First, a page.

by Rafiq Kathwari

As arranged, they meet the first time.
He’s law student. She’s a child-bride.

She wears red— for rancor?
Head bowed, veiled little stars

In gold thread, waits on the bed
Like an arrow drawn on a bow.

Henna-touched hands, a mirror poised
On lap: A girl staring back.

If he sits beside her,
She will see him glance at her image.

In the courtyard, children sing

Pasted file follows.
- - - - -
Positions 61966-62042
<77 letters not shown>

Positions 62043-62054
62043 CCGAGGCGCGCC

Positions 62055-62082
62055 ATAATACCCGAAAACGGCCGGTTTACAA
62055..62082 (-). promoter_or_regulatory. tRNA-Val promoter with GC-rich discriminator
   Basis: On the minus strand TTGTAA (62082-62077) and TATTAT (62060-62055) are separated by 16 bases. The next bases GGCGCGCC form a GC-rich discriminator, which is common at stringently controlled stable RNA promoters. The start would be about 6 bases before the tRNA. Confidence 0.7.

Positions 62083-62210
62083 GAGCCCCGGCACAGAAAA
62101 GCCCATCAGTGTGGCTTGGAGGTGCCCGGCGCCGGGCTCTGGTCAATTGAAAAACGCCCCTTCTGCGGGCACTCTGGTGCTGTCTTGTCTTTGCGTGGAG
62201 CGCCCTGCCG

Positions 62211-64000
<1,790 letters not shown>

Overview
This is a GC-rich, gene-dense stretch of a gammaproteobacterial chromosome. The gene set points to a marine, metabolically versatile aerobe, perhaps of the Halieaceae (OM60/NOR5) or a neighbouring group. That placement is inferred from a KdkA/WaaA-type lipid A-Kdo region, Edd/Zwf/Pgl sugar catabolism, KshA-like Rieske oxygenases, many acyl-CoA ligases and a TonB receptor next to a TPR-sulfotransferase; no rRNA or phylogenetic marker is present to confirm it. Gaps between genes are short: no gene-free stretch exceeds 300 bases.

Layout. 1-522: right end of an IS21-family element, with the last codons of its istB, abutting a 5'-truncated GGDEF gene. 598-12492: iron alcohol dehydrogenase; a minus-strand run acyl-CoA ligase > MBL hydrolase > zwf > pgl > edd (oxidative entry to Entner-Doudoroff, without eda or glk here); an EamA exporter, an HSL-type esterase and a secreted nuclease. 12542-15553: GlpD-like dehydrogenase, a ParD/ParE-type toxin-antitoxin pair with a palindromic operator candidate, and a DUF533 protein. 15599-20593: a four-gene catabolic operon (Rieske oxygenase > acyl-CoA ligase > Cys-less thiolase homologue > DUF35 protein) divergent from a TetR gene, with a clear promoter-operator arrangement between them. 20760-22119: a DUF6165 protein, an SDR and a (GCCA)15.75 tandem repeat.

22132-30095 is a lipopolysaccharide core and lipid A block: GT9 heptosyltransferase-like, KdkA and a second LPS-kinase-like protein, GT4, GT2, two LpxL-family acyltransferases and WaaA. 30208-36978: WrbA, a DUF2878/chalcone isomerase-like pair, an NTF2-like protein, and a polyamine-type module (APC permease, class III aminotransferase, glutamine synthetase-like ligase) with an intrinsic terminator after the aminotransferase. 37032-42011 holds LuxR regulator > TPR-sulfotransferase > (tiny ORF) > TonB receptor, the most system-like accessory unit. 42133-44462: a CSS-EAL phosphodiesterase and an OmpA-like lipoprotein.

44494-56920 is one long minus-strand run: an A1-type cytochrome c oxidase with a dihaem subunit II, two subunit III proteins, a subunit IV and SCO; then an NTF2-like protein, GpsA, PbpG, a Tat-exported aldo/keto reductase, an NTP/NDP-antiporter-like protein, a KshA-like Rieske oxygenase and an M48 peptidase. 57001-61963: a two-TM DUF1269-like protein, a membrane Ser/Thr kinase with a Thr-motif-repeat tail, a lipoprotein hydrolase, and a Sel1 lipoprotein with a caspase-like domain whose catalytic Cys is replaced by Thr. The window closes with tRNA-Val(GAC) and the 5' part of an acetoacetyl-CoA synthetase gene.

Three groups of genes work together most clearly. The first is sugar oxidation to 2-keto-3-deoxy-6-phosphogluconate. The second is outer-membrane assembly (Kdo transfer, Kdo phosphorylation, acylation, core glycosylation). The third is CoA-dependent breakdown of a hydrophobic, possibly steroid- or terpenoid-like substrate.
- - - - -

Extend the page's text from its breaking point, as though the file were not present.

“Petals fall from almond trees.”

The singing could continue until
He displays a blood-stained sheet.

Footfalls on stairs, whispers,
Robes rustling, attar of roses;

His hand on her chin, her heart leaping;
He kisses her eyes closed.

“Stop. Sever the bond,” I scream,
“He’ll play possum, make you prey.”

The mirror slips from her fingers,
Bangles clash on her fleshy arms.

Rafiq Kathwari is a rebel Kashmiri-American poet who divides his time between New York, Dublin and
Srinagar. This poem is from his unpublished opus, My Mother’s Scribe.